In 1540 a new group of city rulers invited him back and soon he was the dominate [sic.] force in the area.
This statement is also frankly untrue. When a man pens and makes public an attack upon the character of another, dead or alive, he owes it to honesty and decency to fully check his facts. Of course, he may find the possibility of libel action a more pressing reason to check his facts when writing of a living man, but a Christian should be moved by higher motives that encompass the dead as well as the living.
First let us return to one of Price's earlier statements, that Calvin was called to Geneva as a lawyer. The source of that statement is here. It says" Calvin, by now a successful lawyer, was invited to Geneva to build the new Reformed church." We do not know the source of this statement, but it is simply incorrect. He was not a successful lawyer, he was a student of the Bible and a preacher of the Gospel.
It is true that he was invited back to Geneva in 1541, but he returned to many years of bitter strife with men in the civil government who were opposed to any sort of Church discipline. Of course a state Church makes discipline difficult, for it makes ecclesiastical offences crimes against the state. This conflict raged until 1556 - fifteen years. Since Calvin died in 1564, the conflict lasted for the larger part of the rest of his life! Calvin was only granted Genevan citizenship in 1559, and as only citizens were allowed to vote in the council elections there were times when Calvin had less real power than a Genevan tradesman.
John Calvin never held any post in the government of Geneva (indeed until 1559 he was legally debarred from doing so as a non-citizen). He was never more than a minister, a member of a consistory court that was headed by a magistrate appointed by the Council. Any power Calvin had in Geneva was as a pastor, as nothing else. It was purely the power of the Word that ruled in Geneva. Calvin himself lived a very frugal life, refusing to accept gifts over and above his salary.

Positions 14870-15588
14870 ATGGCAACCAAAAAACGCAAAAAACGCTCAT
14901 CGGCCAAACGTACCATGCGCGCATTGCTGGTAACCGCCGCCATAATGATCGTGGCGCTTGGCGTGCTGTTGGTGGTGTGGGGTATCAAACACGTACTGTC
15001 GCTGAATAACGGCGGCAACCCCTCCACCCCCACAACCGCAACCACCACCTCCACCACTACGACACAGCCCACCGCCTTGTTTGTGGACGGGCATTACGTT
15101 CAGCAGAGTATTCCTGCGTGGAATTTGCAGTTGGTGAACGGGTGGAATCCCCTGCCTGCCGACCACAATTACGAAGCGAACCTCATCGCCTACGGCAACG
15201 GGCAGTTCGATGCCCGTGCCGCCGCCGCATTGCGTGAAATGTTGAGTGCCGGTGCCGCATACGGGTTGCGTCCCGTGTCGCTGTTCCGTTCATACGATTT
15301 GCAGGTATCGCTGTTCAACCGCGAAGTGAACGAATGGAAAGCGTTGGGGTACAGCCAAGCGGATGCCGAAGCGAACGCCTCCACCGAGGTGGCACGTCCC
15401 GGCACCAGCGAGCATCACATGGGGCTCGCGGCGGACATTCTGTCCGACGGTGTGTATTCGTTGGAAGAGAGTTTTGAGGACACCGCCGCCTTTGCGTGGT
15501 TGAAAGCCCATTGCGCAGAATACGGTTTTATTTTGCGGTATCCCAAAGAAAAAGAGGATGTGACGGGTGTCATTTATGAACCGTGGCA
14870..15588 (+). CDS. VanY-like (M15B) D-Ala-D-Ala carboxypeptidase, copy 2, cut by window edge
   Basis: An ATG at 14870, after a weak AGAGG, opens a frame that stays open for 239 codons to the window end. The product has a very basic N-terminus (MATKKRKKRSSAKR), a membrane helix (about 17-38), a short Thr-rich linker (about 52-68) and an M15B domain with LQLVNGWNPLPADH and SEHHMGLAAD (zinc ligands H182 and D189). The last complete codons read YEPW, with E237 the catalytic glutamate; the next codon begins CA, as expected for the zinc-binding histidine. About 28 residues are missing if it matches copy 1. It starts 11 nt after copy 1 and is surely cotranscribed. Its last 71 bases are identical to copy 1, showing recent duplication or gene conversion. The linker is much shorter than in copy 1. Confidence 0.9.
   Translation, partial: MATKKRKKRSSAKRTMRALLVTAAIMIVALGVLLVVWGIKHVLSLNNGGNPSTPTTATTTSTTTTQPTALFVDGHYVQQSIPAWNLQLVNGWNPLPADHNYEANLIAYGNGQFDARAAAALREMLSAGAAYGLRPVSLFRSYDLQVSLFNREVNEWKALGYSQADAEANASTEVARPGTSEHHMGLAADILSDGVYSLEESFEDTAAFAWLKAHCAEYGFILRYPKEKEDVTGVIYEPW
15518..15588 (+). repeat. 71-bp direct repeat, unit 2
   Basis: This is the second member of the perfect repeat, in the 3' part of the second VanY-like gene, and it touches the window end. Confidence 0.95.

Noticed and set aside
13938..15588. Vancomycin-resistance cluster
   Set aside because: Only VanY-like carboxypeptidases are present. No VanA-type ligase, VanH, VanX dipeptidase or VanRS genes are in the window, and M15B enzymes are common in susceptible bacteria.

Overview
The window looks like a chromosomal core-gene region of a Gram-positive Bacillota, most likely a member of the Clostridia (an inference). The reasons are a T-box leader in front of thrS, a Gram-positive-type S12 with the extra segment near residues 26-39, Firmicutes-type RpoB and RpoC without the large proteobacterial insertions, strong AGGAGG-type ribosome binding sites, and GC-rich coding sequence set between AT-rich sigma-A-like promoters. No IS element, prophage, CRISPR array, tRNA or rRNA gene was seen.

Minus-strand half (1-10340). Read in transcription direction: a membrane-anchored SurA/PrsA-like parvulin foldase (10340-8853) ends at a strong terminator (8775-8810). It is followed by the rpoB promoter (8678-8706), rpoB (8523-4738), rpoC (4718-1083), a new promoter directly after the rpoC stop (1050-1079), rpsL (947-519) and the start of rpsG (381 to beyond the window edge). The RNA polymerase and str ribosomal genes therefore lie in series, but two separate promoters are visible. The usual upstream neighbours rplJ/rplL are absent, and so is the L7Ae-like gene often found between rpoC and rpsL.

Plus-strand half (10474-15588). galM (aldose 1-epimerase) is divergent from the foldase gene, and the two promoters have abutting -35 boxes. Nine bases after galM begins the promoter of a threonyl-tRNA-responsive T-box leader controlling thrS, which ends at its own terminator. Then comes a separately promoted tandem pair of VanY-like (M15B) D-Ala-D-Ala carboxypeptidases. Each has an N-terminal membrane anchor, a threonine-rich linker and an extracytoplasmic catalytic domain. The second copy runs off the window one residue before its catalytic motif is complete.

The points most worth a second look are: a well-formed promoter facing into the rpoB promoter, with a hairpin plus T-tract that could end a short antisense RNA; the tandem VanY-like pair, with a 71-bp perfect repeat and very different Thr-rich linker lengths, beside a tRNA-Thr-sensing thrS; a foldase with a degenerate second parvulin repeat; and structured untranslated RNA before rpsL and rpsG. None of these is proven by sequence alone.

Of course, as a preacher, Calvin applied the Word of God to every part of life. But what preacher dares to do less? Must not the Christian live all his life as a Christian? We suspect that Dr. Price would, like us, have little respect for those in government who profess Christianity but seem to leave their religion at the door of the council chamber. Would he rather have his rulers governed by the will of God or the whim of man?
We referred to Calvin's struggles to 1556. They were struggles for the independence of the Church. We freely admit that men in the 16th century generally failed to recognise this principle, but Calvin went further than most, insisting that the Church ought to be self-governing. For this principle he was hated and opposed by those who had invited the Reformed preachers to Geneva in the first place but who found that Calvin's preaching hit a little too close for comfort. Immoral men do not like to hear their vices condemned from the pulpit, and when those men hold power they will do what they can to silence the preacher. Biblically we see Herod's arrest of John the Baptist, whilst in the present day we see a creeping attempt to silence ministers who dare to say that homosexual behaviour is sinful.
We close with the words of Basil Hall, who had examined Geneva's civil records:
"If Calvin had dictatorial control over Genevan affairs, how is it that the records of Geneva show him plainly to have been the servant of its council which on many occasions rejected out of hand Calvin's wishes for the religious life of Geneva and was always master in Genevan affairs?"
God willing, next time we shall refer to Calvin's Magnum Opus and have some choice words to say to Dr. Price.